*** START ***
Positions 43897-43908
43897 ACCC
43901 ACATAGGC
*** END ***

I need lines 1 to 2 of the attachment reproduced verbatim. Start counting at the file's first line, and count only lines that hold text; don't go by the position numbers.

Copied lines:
Positions 43897-43908
43897 ACCC